Marketers who study such things promote the idea of an “8-second test.” At least that was what was being written about in 2015 when studies were said to have demonstrated that “buyers make their decisions in that amount of time.” It might seem that homes for sale would be a category of sale items exempted from the 8-second rule, but not so. The most famous version of the claim is credited to prominent Manhattan Realtor Barbara Corcoran, who explained that “after that [the 8 seconds], they’ve either fallen in love or are just honoring an appointment.”
For homeowners preparing their own homes for sale, the test could just be another way of claiming that “curb appeal” is the most important item in a home’s presentation. Of course, that’s far from being the whole story—but there is a kernel of truth behind the exaggeration. That first impression is powerful. If the prospect’s initial take is something like, “more impressive than I thought” or “this looks like it’s in perfect shape,” hopes will be raised that this could be the one! But if the 8-second first impression is neutral or worse, the showing that follows had better include some impressive, unexpected features for any kind of serious follow-up to result.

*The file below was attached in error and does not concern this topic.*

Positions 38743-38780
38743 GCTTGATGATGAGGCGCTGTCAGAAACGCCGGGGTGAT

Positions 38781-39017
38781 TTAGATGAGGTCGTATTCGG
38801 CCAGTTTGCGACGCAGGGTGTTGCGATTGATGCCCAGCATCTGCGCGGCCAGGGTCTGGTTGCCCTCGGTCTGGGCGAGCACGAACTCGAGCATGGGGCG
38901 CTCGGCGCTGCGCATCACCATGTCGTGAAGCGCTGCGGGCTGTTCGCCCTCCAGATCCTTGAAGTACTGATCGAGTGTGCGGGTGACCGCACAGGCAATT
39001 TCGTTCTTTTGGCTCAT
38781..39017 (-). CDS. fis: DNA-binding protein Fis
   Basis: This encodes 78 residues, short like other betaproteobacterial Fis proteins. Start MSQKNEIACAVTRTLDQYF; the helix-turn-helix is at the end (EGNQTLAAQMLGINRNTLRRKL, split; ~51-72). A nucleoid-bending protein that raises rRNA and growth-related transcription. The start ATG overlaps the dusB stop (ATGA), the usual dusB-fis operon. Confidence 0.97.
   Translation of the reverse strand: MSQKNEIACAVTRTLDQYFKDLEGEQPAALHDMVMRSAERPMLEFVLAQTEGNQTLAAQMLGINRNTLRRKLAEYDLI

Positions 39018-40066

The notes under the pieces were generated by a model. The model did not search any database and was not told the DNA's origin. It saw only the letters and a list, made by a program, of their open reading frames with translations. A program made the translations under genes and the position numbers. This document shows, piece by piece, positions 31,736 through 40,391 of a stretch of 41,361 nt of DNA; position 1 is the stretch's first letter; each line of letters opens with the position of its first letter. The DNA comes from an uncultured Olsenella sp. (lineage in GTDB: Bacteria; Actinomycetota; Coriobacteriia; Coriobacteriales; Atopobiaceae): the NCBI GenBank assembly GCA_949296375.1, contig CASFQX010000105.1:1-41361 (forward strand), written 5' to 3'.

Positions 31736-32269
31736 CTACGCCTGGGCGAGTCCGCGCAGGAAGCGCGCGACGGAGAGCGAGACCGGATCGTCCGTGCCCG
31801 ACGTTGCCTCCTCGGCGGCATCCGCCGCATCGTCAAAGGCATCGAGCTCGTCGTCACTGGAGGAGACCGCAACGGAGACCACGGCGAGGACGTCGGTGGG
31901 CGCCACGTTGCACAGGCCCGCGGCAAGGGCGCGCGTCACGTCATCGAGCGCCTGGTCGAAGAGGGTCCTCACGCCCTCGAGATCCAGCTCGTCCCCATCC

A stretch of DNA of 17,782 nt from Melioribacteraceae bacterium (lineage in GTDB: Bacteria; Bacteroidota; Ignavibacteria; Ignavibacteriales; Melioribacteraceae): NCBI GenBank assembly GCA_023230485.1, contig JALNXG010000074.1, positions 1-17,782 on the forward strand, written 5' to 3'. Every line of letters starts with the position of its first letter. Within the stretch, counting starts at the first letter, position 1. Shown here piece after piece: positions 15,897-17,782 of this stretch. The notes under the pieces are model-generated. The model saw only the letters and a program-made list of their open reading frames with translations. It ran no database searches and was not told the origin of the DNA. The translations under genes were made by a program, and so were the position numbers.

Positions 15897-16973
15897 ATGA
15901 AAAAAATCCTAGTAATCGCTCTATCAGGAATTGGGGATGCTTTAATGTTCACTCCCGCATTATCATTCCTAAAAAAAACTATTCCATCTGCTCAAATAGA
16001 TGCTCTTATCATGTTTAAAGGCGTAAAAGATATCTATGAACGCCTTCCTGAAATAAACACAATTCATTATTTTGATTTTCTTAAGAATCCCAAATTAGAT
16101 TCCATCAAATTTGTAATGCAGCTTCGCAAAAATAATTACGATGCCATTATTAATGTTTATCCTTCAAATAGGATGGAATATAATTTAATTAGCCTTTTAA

Whatever else its value, the 8-second test is useful to perform for owners beginning to prepare their home for sale. Drive off, then come back and park where you would for a showing. Get out of the car, and look. Your 8 seconds are up. If you can have a clear impression that what you see is a definite eye-pleaser, be pleased: the curb-appeal factor is going to work in your favor! On the other hand, if you found yourself more drawn to some distracting elements (like a too well-worn front door or a cracked walkway), you’ve just made some valuable discoveries—ones almost certainly worth correcting.
The 8-second test isn’t the final word. Every knowledgeable Realtor® has examples of walk-throughs where key interior elements are so perfectly matched to the buyers’ wishes that the day is won despite an unenthusiastic introduction. But the far more common truth is that eliminating any glaring negative element is essential to creating the curb appeal result that earns the highest offers.